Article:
Health insurance in Morocco

Opting for health insurance in Morocco is a crucial step in ensuring your peace of mind throughout your stay. It provides you with comprehensive medical cover, essential in the event of unforeseen medical circumstances. Don't underestimate the importance of this protection: it will enable you to go about your business with confidence, knowing that you'll be taken care of in the event of medical necessity.

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Whatever your situation and the reason for your stay in Morocco: a new secondment, a new professional opportunity, an internship, a university exchange or simply a vacation, it’s important to think abouthealth insurance. What do you need to know about Morocco’s healthcare system?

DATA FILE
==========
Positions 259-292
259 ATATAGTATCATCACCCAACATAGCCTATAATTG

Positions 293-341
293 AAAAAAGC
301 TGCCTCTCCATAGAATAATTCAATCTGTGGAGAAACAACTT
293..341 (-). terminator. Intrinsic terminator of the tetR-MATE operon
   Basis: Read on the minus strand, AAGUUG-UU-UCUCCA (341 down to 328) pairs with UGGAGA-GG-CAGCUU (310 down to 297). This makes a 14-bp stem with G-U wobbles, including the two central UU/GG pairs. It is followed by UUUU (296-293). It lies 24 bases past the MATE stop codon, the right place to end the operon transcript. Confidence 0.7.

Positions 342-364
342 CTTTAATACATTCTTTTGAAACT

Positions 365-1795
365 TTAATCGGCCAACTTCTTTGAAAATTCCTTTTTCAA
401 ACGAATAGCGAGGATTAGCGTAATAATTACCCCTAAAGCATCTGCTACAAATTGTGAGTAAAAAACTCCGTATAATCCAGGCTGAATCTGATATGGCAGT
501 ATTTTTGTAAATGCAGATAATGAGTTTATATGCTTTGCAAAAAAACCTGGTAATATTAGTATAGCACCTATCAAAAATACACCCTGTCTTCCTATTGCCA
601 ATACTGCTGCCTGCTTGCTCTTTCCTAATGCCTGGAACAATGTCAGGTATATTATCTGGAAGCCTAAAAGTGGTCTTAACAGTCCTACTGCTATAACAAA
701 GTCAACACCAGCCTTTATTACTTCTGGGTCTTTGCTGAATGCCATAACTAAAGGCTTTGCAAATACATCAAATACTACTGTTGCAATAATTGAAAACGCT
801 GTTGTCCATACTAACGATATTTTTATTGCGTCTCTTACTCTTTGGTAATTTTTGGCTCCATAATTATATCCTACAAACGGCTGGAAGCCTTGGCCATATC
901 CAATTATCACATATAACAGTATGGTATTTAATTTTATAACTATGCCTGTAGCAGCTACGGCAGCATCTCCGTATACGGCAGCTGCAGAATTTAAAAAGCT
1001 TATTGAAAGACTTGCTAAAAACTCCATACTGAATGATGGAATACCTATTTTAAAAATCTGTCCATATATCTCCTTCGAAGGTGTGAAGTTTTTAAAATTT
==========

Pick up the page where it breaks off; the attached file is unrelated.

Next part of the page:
Student insurance Morocco

The insurance that covers your stay for your studies in Morocco.



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Expatriate insurance Morocco

Health insurance to cover your expatriation to Morocco.



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Travel insurance Morocco

International health insurance to cover your trip to Morocco.



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Any questions? Need advice?

Information about health insurance in Morocco

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Political system: Constitutional Monarchy
Capital: Rabat
Surface area: 446 550 Km²
Population: 37.1 million
Languages spoken : Arabic, French
Currency: Moroccan dirham

Inequalities in the Moroccan healthcare system